It all boils down to this, really. Be you. Do you. Become the YOU that you love, and plan for the future you want. The future that will make you thrive as the person you want to live with. Be kind. Be good to those you love. Be good to yourself. Because at the end of the day, no matter who’s in and who’s out of your life, you will ALWAYS be stuck with yourself. Love and make time for yourself, you know? It’s not selfish. It’s truth, because you can’t give real love to anyone if you haven’t enough for yourself.
Planning for your future in a real and concrete way is great. Just don’t get carried away and become so rigid in your planning that you don’t leave the essential space to adapt. Because things change. You change. And life always throws some weird, sometimes sweet, sometimes shit, things your way.
If a new opportunity presents itself and you want it more than what your plan dictates, to say NO would be a disservice to yourself. I believe that if something excites you, then you should always retain the freedom to pursue it. Nothing planned should dictate your inability to spontaneously change course if the new path is exactly where you want to be. No matter where you go follow the truth in yourself, and it will always take you exactly where you need to be.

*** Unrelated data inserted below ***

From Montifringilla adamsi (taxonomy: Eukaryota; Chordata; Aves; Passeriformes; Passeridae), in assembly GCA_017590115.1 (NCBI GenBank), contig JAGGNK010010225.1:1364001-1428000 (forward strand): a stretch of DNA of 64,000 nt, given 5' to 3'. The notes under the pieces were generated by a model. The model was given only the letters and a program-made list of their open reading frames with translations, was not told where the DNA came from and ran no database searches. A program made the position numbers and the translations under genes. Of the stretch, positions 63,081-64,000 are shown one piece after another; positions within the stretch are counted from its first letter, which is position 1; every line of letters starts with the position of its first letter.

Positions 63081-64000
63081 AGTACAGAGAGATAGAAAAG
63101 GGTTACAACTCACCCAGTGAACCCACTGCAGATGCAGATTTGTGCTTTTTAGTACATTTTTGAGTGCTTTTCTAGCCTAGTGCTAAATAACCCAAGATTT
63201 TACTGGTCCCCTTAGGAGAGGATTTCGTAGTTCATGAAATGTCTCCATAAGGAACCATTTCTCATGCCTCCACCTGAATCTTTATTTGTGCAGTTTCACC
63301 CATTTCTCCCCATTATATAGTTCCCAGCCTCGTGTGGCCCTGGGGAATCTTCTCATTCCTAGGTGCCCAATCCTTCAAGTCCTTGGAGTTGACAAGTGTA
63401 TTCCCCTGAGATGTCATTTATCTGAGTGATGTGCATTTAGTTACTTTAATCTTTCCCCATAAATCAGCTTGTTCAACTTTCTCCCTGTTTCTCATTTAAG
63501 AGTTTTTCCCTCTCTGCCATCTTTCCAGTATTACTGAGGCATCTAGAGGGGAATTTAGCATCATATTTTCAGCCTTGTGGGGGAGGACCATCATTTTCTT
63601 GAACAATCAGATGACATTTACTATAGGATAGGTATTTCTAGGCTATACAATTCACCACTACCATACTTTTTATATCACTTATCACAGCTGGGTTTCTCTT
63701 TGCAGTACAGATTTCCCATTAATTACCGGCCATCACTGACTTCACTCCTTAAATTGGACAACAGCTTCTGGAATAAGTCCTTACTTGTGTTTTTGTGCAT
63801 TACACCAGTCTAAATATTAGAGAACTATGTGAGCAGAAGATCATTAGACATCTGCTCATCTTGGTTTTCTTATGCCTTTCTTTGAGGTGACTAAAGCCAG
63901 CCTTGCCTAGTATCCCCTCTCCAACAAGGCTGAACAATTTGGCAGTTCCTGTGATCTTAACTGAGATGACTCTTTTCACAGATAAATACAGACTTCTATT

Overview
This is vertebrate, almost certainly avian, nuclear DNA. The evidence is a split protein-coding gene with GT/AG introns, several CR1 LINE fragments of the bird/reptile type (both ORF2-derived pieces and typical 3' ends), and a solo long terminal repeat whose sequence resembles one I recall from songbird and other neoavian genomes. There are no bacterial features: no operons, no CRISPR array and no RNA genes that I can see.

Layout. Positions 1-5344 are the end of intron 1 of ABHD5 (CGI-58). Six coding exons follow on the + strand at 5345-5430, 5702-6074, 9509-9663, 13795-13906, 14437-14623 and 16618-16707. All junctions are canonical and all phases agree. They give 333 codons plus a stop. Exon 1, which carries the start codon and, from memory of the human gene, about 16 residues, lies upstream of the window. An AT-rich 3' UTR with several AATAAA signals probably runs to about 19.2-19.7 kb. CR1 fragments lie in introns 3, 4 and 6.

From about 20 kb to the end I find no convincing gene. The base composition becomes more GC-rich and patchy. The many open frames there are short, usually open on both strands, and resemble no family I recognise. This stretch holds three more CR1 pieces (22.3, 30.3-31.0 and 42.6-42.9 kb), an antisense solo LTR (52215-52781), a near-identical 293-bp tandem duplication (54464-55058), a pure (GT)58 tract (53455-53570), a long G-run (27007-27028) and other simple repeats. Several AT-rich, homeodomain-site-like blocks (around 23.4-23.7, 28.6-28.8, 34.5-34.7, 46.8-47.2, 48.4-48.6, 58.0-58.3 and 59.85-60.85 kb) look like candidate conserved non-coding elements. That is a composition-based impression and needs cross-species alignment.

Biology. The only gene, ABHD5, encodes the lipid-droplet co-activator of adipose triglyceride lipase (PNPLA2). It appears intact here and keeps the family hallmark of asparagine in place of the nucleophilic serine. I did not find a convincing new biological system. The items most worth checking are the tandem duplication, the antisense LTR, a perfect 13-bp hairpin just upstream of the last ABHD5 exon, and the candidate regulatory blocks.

Trust your intuition more than your mortgage, more than the voice that says you aren’t enough, more than any institution that makes you believe that you are bound more to THEM than you are to the pursuit of self love and growth.
In short- if you are to be honest with yourself, then leave room for some spontaneity in that plan of yours.
We had been wandering through Oaxaca City for a good hour before one of us asked a simple question.
“Where are we going to eat?”
I don’t know if the adventure started there, or if there were forces at play long before that. But, everything seemed to just fall easily into place after the question had been asked.
Immediately, we found a vegetarian restaurant off the Zocalo, which was perfect because my friend was a vegetarian. But, we decided not to eat there, and kept walking. Around the corner in the busy city street there was a confused face we vaguely recognized from Iguana Hostel. We introduced ourselves. Her name was Sarah, from Finland. She was an editor of an online magazine, and just that morning she had lost her passport. She had also lost her friends, so we invited her to dinner.